So they piously speak of dealing with the deficit with their $61 billion in proposed cuts (or even the $100 billion Tea Party standard) while trying to repeal President Obama's healthcare reform law, a move that would add more than $200 billion to the deficit over 10 years, according to the Congressional Budget Office. And all of those numbers are dwarfed by the $4 trillion hole they would blow over 10 years if they successfully managed to make the Bush tax cuts permanent. [See a slide show of 10 looming budget and spending fights between Obama and the Congress.]
And they're not focused, campaign rhetoric aside, on jobs. A recent Goldman Sachs report estimated that the $61 billion in spending cuts that the House GOP passed would reduce economic growth by 1.5 to 2 percentage points. This would not help spur job growth. Moody's analyst Mark Zandi (who has advised both parties) weighed in last week with an estimate that the Republican spending cuts "would mean some 400,000 fewer jobs created by the end of 2011 and 700,000 fewer jobs by the end of 2012." And last Wednesday, Federal Reserve Chairman Ben Bernanke put that number at "a couple of hundred thousand jobs," adding, "It's not trivial." [See editorial cartoons about the economy.]
In other words, the Republicans' spending cuts legislation is the very definition of, to borrow their phrase, a job-killing bill. And the Tea Party gang doesn't think it goes far enough. Is the GOP really willing to sacrifice economic growth at the altar of their cutting obsession? Indiana Gov. Mitch Daniels, the George W. Bush budget director-turned-spending hawk, was asked on NPR whether budget cuts are worth it if they cost a lot of jobs. "The answer is yes," he said.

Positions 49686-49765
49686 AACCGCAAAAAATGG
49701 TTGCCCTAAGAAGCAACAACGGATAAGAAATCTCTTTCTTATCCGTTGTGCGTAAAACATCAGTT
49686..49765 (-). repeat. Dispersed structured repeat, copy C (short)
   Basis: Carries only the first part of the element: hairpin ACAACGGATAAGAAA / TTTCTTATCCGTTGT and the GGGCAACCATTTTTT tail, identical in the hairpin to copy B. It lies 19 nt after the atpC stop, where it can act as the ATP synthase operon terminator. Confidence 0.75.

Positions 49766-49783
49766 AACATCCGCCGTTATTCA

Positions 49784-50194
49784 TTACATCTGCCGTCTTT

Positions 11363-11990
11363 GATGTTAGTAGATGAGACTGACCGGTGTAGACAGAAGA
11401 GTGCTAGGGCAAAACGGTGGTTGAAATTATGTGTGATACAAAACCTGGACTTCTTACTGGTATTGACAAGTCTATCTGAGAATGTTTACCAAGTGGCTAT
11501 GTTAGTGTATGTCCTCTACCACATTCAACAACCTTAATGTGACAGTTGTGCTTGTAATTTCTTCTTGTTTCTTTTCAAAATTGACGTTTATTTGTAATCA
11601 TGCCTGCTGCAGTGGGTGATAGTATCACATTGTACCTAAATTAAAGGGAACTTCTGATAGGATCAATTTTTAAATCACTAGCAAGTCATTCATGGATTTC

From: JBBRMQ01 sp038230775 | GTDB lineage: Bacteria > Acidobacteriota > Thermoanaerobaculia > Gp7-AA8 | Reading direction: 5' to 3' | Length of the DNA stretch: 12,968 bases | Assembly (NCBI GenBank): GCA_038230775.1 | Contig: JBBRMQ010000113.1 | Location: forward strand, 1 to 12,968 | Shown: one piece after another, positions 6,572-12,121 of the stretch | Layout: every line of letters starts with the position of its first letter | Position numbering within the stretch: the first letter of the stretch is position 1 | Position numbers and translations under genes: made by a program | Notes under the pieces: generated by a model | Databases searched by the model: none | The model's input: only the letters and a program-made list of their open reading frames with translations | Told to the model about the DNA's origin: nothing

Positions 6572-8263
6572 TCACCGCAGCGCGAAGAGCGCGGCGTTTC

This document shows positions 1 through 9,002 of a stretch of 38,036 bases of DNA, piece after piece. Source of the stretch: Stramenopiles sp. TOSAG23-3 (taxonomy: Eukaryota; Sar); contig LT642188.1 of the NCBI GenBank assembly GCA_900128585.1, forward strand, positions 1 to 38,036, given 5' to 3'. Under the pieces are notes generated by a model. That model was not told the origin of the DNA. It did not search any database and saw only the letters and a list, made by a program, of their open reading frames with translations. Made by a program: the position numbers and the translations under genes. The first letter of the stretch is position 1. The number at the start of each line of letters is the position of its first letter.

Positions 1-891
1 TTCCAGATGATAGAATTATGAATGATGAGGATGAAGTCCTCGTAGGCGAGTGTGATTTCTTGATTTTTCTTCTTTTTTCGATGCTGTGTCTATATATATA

This view bespeaks the kind of market fundamentalism the Tea Party GOP has embraced. It involves a blind faith in the free market: cut taxes, gut regulations, cut spending, gut labor unions. The market is always right. And if that means the loss of a few hundred thousand jobs, then, in the instantly immortal words of House Speaker John Boehner, "So be it."
But the GOP has gotten so lost in its own philosophy that they have made the mistake of believing their own rhetoric about the United States being ideologically conservative. It is surely true that the electorate prefers a government that is in some senses limited; but so too do they want the free market limited, its rough edges softened. [See editorial cartoons about the GOP.]
It may be, in Governor Walker's words, their moment. But overreaching conservatives will learn that the more tightly they embrace it, the more quickly it will pass. In self-consciously trying to change history, they will become it.